Firstly the dog didn't bite me but my gf.
It is the 2nd time it has gone for her, the 1st time it was dark and she literally ran into the owner and the dog "defended" the owner...we let it go and thought nothing more of it.
Then on Sunday she was out for a run and the dog saw her coming back in, wasn't on a lead, ran over and sank the teeth into my gf's thigh. She's ok, huge bruising and very sore but ok. Gf has had a serious word with the owner and after talking to me has reported to the police (who are following up tonight I think).
The dog is a border collie so not on the Dangerous Dogs list but what happens now?! How can we stop the dog biting her again? The owner is an older woman, adores her pets but this is serious...it could have gone for her face or (heaven forbid) a child! Will the Police be able to do anything or is this all a futile exercise?
We both like dogs, are not scared of them but how the heck do we handle this?
Even a dog jumping up at you is something you are within your rights to report to the police, let alone a serious bite. It makes no difference whether it's on a danger list.
The owner will need to get her dog under control - that is quite unusual behaviour for an adult dog and completely unacceptable. I imagine the dog views your gf as a threat to her owner, but it's up to the owner to reassure the dog or prevent it from being able to do that.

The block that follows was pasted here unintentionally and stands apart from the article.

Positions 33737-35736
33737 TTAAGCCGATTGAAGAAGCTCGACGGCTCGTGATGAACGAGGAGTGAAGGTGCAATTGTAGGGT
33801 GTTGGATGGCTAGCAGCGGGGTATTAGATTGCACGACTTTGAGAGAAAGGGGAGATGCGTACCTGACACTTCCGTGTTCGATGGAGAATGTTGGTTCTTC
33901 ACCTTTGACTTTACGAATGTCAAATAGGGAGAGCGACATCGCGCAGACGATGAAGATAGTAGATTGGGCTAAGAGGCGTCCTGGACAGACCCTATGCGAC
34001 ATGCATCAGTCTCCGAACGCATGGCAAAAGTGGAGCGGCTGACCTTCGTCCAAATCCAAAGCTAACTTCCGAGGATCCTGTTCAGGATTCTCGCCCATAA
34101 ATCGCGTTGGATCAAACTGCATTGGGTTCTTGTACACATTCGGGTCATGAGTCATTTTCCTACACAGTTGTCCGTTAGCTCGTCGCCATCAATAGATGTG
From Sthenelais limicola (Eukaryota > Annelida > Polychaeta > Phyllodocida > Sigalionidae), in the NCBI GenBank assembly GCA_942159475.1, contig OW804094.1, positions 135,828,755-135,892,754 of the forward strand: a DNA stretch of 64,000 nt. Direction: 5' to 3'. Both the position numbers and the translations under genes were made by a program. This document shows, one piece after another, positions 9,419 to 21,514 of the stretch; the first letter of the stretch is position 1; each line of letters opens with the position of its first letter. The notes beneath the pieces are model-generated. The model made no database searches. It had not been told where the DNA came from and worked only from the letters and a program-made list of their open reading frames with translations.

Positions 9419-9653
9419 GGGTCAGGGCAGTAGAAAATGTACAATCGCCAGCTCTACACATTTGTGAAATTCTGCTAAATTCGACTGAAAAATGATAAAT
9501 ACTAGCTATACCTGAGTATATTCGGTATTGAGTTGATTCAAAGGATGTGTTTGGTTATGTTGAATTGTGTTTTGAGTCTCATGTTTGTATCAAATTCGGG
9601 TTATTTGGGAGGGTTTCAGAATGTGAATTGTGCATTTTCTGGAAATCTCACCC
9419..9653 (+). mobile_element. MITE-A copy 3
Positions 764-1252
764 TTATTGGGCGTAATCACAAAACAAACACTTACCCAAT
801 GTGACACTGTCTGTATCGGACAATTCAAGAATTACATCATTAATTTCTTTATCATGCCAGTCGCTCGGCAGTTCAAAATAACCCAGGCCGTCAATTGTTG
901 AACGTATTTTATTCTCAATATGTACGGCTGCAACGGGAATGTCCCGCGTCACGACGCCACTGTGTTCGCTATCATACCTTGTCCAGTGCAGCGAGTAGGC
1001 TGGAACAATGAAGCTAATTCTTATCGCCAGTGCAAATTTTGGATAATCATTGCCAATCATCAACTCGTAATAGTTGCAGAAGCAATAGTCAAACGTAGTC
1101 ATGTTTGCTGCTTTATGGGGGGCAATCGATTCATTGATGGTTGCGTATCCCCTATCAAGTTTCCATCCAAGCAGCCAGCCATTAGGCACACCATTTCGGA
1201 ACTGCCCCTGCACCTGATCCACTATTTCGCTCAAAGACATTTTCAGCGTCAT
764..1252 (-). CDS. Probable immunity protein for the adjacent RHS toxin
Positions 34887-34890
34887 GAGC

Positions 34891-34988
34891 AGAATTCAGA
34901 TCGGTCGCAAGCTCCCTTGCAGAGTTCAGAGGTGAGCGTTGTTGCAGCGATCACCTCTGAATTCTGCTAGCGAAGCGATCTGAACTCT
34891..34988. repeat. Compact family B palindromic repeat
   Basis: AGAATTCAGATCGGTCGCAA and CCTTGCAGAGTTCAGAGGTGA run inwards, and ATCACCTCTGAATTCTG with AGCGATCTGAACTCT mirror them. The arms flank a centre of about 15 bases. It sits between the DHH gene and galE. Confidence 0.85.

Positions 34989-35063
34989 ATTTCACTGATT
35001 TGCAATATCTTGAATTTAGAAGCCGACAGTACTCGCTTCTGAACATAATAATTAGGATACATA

Blimey - I had no idea that a jumping dog could be reported! But I'll bear that in mind. I have been so lucky, all dogs I've encountered have left me well alone...she has been the target poor woman!
The owner thinks that the dog may have beena sheep dog in a "previous life" before she got her and so likes to chase things...but I'm chalking that up to a pretty flimsy excuse. Understandably my gf doesn't want the dog destroyed or removed, the woman is someone she speaks to quite regularly. I just don't want it happening again, to anyone!
not acceptable for the dog to do this - the owner should keep it under control if there is a chance it will act like this.
however its a good idea for a runner to walk when approaching strange dogs, as some dogs view someone running toward them as threatening and will take action. I do if i have not seen a particular dog before.
as the incident has been reported, can your gf take an alternative route in future to avoid the dog altogether? - bit obvious i know but thought i would mention
its always a shame when this sort of thing happens for both sides, if only people would train their dogs properly. . . . .
I'll suggest the different route to her...she's fairly limited as she lives right on the end of the row of streets, but hopefully she'll have a think.
Thank you for all your advice - I'll let her know tonight after I hear back from her when the police have taken her full statement.
Max's Mum - I understand your ideas but it shouldn't be a case of avoiding the dog or having to walk to stop being bitten, the dog should be trained sufficiently to be safe off of the lead around people and if that is not the case then it should be on a lead.